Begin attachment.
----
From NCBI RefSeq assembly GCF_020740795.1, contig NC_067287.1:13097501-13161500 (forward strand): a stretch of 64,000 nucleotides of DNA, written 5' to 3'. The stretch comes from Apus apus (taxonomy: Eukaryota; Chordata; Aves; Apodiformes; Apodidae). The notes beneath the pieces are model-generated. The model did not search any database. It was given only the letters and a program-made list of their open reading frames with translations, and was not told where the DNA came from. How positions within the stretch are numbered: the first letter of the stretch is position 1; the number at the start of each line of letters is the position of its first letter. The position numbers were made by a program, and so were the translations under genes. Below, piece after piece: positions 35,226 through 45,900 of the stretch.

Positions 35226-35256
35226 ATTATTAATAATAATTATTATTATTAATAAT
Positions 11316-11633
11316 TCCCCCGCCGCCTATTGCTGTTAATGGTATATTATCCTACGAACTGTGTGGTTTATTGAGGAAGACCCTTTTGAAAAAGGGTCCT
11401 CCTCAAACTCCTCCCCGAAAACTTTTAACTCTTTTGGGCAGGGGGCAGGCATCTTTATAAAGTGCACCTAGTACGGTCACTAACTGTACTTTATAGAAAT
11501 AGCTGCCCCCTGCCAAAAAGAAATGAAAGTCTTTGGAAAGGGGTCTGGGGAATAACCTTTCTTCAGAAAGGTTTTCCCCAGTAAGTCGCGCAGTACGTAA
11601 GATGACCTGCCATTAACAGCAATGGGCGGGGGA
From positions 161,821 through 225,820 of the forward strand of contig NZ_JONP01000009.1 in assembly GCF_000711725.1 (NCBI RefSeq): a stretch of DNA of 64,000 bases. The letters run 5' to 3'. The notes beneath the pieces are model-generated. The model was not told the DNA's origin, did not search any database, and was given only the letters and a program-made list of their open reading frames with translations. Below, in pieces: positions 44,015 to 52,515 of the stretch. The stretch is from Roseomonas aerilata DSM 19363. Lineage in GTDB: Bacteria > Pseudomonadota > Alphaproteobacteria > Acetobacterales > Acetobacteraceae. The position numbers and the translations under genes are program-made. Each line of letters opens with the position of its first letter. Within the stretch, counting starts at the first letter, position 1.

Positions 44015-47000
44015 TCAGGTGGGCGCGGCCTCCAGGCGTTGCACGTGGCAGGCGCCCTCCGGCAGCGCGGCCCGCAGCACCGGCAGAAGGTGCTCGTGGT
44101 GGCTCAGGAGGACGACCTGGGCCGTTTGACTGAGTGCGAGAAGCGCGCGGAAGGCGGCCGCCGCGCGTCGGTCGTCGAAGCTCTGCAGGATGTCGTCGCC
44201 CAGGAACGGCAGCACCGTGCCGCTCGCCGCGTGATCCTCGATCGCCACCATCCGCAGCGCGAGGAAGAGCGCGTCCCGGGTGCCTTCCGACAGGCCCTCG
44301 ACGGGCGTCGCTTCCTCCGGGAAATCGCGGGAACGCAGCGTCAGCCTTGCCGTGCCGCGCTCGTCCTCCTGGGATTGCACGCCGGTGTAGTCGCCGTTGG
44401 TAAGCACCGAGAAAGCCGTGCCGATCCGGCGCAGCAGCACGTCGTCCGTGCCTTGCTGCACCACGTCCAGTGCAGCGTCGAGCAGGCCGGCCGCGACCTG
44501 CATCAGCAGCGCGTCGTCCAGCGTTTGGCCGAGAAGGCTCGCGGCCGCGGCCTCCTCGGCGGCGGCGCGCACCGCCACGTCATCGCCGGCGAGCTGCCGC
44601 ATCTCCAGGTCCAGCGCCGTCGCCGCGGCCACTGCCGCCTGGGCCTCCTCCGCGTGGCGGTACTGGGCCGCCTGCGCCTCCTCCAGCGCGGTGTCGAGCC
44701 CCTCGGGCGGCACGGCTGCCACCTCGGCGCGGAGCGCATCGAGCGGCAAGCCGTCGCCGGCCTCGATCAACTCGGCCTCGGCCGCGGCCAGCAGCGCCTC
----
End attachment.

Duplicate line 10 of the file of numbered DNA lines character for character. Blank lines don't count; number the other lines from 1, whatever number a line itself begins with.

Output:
Positions 44015-47000